In the case of the AD-COM, the addition of 10% GTR slightly reduced the tensile strength, but a higher GTR content caused significant decrease. Based on that trend of the tensile strength, the commercial additive had a higher compatibilizing effectiveness at lower GTR content, probably because of the higher miscibility of the two raw polymers in that ratio. Although the blends with the experimental additive did not show outstanding strength values, the decrease of tensile strength was lower at 20% and 30% GTR content even up to 20% meanwhile drastic decrease was realized in case of the other two compositions. At the same time, the AD-COM produced a slightly higher reduction of the tensile strength at higher (20% and 30%) GTR content than the AD-EXP.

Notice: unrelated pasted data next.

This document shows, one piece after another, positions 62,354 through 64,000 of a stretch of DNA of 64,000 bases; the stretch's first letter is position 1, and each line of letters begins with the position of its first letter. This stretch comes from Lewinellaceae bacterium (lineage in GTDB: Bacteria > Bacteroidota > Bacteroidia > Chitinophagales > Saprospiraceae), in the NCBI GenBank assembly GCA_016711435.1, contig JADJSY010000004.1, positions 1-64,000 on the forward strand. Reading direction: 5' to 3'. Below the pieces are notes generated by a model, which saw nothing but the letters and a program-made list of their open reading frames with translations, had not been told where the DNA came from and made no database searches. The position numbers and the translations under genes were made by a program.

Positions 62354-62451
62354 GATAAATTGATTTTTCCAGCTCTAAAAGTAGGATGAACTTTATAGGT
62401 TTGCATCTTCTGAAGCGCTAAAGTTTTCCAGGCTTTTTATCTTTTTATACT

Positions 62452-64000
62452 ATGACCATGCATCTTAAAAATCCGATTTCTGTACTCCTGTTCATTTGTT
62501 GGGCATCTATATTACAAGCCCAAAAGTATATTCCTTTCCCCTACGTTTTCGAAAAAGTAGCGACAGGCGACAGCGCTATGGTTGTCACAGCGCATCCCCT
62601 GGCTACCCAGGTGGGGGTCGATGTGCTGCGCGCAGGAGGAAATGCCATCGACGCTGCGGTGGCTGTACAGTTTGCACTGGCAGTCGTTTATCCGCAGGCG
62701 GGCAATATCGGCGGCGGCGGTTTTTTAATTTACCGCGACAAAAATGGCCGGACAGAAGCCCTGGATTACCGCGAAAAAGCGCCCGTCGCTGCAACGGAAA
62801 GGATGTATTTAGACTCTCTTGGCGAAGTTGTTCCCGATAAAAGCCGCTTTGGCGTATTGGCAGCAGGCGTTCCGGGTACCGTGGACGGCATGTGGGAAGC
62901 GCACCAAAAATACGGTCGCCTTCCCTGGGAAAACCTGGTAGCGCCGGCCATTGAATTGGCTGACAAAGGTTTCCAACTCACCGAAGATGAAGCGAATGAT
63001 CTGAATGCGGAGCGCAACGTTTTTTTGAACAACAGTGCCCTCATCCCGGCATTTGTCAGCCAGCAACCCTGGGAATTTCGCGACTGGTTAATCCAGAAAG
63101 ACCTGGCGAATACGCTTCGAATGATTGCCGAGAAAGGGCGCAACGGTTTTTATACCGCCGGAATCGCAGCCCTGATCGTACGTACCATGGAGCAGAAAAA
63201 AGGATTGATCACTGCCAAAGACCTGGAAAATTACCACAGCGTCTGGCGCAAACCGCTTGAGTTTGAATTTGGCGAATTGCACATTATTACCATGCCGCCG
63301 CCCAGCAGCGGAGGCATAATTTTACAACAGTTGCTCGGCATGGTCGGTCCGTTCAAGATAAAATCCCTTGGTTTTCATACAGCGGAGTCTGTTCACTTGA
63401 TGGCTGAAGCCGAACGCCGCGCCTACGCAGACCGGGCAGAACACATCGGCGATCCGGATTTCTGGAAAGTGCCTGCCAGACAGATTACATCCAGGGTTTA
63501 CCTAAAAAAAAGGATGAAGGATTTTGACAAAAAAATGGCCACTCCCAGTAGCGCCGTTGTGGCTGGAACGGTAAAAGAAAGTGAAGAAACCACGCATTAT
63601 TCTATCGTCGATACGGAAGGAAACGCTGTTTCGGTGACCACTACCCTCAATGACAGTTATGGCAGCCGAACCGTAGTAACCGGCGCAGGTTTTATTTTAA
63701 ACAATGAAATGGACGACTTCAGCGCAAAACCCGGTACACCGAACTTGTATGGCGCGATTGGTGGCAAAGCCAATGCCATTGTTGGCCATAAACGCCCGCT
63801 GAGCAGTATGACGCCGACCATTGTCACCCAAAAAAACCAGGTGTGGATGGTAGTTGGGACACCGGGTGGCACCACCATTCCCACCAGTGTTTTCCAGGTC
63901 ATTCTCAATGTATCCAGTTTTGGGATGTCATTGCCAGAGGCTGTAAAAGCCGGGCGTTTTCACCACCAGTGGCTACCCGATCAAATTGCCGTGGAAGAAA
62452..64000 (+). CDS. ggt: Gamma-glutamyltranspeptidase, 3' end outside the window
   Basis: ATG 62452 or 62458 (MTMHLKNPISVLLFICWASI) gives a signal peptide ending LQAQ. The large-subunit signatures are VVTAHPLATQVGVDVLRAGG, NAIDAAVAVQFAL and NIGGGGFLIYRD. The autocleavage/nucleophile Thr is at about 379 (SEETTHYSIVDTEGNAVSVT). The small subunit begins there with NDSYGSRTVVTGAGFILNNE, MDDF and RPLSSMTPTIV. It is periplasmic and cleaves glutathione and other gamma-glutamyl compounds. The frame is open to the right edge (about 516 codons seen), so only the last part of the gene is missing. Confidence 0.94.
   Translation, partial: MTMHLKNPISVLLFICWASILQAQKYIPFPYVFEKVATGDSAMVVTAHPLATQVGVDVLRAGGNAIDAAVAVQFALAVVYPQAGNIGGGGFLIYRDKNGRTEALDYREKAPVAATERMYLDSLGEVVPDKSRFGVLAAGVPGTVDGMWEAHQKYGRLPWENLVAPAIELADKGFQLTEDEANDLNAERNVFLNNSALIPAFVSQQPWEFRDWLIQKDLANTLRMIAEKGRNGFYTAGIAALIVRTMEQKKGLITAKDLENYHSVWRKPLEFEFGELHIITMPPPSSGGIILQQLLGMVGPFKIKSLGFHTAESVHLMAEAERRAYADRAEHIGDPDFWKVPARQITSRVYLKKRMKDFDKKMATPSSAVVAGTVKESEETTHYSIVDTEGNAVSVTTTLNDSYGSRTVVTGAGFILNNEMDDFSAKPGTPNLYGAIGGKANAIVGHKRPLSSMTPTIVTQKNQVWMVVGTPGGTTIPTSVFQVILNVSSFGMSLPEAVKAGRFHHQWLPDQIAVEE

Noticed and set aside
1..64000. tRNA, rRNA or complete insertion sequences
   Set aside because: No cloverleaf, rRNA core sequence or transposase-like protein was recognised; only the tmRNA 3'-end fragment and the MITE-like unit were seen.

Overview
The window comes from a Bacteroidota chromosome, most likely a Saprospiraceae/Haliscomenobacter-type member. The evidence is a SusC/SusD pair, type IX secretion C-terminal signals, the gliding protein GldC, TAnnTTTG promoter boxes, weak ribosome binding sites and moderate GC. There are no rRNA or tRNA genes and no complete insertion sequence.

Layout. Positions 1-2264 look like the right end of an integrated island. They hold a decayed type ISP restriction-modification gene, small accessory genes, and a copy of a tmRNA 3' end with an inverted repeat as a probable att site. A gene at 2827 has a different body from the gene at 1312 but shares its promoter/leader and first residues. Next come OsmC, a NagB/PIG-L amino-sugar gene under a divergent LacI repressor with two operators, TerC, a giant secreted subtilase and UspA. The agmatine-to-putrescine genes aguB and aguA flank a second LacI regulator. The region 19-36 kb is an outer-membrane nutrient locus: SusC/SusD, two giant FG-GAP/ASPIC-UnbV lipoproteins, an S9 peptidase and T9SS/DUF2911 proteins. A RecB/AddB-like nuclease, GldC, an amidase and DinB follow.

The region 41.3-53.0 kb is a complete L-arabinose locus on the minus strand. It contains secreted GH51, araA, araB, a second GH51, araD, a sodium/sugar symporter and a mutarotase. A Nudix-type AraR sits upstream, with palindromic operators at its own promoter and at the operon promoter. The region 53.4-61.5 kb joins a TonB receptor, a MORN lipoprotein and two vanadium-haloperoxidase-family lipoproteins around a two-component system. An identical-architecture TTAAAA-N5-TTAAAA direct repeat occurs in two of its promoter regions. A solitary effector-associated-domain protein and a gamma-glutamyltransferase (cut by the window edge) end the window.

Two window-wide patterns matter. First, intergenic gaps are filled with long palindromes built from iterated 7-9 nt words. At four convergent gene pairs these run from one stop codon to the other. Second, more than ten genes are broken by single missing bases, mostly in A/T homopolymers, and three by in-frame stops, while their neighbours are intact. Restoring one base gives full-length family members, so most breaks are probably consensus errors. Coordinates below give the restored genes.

Finally, it should be noted that the tensile strength results of both studied w-HDPE/ABS blends were similar in magnitude.
The elongation at break values of the 40/60 and 60/40 w-HDPE/ABS blends are presented in Fig. 7. The additive-free 40/60 w-HDPE/ABS blends and their composites with GTR (Fig. 7a, AD-FREE) had low elongation at break values with high standard deviation and the compatibilization did not improve those values significantly (AD-EXP, AD-COM). Therefore, it can be concluded that those polymer blends had almost the same elongation at break values in the presence or absence of compatibilizer. In the case of the 60/40 w-HDPE/ABS blends (Fig. 7b), the elastic behavior of GTR is evidenced in increased elongation at break values. The additive-free blends with different GTR content had similar elongation at break values with high standard deviation, and the addition of AD-COM practically did not change those values. Application of AD-EXP showed excellent performance since a significant increase was noticed in the elongation at break values, which was independent from GTR content.